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ITALIAN JOURNAL OF VASCULAR AND ENDOVASCULAR SURGERY
A Journal on Vascular and Endovascular Surgery
Italian Journal of Vascular and Endovascular Surgery 2008 September;15(3):143-8
Will heparin-bonded PTFE replace autologous venous conduits in infrapopliteal bypass?
Peeters P. 1, Verbist J. 1, Deloose K. 2, Bosiers M. 2
1 Department of Cardiovascular and Thoracic Surgery Imelda Hospital, Bonheiden, Belgium
2 Department Vascular Surgery A.Z. Sint-Blasius, Dendermonde, Belgium
Aim. Expanded polytetrafluoroethylene (ePTFE) grafts are commonly used for treatment of infrainguinal arterial occlusive disease. Especially in below-knee (BK) reconstructions, patency is often inferior to the outcome in patients eligible for venous bypass grafting. This study assesses whether the Carmeda® BioActive Surface (CBAS), which employs covalent end-point linkage to retain heparin on the device surface, as it is used on the GORE-TEX® Propaten Vascular Graft (W.L. Gore & Associates, Flagstaff, Arizona) successfully can prolong patency.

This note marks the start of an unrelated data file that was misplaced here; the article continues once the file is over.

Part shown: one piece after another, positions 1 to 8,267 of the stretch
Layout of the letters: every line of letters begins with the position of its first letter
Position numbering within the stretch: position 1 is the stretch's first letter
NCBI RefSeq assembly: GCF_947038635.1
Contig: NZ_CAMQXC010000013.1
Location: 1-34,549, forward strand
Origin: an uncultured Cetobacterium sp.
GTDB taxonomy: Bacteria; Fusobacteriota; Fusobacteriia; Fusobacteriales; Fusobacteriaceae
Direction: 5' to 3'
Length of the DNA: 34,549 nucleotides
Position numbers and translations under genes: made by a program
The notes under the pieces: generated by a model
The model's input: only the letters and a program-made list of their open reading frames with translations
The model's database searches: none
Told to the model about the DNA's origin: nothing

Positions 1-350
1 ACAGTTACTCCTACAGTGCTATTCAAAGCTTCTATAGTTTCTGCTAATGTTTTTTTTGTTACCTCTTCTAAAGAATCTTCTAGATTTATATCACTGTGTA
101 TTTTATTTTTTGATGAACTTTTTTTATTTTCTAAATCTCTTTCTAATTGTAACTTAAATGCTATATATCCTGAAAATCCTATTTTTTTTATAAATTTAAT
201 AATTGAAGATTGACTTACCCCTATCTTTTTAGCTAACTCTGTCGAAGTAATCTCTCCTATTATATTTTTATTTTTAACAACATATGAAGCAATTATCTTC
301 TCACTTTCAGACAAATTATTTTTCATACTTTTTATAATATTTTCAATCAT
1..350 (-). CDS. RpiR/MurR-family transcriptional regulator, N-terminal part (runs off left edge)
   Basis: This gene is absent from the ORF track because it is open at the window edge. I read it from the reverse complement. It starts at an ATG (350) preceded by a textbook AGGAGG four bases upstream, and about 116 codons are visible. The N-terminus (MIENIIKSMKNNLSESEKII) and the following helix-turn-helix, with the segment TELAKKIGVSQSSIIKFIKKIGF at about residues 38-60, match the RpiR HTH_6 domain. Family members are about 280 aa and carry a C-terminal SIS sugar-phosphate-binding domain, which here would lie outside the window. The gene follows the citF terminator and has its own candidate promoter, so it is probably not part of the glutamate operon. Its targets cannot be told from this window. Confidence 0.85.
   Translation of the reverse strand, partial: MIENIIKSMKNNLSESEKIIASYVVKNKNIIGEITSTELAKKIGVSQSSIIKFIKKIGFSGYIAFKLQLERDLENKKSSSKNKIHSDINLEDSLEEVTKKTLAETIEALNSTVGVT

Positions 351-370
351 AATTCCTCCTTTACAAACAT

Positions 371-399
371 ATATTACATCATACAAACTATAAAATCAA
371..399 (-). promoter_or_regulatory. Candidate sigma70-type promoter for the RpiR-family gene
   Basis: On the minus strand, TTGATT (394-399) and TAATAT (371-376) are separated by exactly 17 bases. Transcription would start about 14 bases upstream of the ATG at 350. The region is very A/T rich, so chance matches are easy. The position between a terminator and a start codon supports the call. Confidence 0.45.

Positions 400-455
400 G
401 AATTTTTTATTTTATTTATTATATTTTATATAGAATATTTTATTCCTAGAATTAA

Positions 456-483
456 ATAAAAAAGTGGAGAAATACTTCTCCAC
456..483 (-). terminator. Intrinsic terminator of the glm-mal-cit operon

Methods. From June 2002 to December 2005, 138 patients (97 men and 41 women; mean age, 73 years) received the Propaten Vascular Graft for 153 infrainguinal bypass procedures. Seventy-five above-knee (AK) and 78 BK (including 37 femoro-crural [FC]) procedures were performed. Follow-up evaluations consisted of clinical examinations, color-flow duplex ultrasound control and distal pulse assessments. Patency and limb salvage rates were assessed by using life-table analyses.
Results. The overall primary and secondary 3-year patency rates were 72.1% and 77.3%, respectively. Three-year primary patency rates for BK bypasses were 74.7% for BK femoropopliteal and 60.4% for femoro-crural bypasses. The corresponding secondary patency rates were 80.2% and 61.6%. The 3-year limb salvage rate in patients with CLI was 85.9%.
Conclusion. These findings show that CBAS-ePTFE bypass grafts appear to give prolonged patency and perform quite well, also in BK application. However, a large prospective randomized trial is mandatory to provide more definitive information about the graft’s patency and limb salvage performance.